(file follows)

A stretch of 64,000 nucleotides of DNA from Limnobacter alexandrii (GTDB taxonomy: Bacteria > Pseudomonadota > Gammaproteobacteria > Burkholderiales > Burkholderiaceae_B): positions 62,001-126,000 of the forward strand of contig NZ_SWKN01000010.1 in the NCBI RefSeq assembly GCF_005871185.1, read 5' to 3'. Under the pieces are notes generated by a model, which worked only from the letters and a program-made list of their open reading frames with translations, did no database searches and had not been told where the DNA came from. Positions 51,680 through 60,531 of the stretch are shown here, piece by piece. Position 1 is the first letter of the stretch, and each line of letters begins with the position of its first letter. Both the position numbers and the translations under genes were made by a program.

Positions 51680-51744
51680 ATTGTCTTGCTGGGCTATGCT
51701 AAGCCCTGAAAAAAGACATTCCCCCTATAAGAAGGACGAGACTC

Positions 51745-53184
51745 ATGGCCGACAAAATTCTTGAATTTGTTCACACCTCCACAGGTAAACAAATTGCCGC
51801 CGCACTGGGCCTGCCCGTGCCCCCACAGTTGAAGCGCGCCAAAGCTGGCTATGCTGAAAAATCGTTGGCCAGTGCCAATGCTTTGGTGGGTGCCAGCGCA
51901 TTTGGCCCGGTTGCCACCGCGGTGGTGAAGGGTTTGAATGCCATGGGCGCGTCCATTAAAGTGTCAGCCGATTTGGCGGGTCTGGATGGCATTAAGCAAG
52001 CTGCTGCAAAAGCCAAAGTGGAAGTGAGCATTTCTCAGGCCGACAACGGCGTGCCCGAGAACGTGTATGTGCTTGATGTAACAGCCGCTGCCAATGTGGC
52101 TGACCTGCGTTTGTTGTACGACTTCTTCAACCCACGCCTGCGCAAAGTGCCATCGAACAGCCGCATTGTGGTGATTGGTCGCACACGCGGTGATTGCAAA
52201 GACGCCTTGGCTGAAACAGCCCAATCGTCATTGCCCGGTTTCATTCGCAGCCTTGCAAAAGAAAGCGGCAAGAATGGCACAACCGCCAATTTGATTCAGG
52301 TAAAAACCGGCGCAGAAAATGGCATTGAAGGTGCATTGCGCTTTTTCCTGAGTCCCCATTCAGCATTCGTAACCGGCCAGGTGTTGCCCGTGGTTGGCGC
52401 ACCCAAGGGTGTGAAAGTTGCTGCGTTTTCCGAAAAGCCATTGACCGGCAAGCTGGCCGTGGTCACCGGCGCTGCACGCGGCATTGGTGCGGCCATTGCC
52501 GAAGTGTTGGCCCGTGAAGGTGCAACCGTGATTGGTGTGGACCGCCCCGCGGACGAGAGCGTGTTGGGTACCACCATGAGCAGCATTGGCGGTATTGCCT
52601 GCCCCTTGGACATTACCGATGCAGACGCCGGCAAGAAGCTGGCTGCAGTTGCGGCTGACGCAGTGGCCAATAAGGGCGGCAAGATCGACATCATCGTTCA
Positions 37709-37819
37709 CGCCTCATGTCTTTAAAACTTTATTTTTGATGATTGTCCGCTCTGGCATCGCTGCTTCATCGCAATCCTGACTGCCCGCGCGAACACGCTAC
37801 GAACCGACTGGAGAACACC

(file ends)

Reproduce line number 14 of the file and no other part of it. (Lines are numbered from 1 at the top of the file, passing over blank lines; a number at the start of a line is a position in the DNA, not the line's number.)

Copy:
52501 GAAGTGTTGGCCCGTGAAGGTGCAACCGTGATTGGTGTGGACCGCCCCGCGGACGAGAGCGTGTTGGGTACCACCATGAGCAGCATTGGCGGTATTGCCT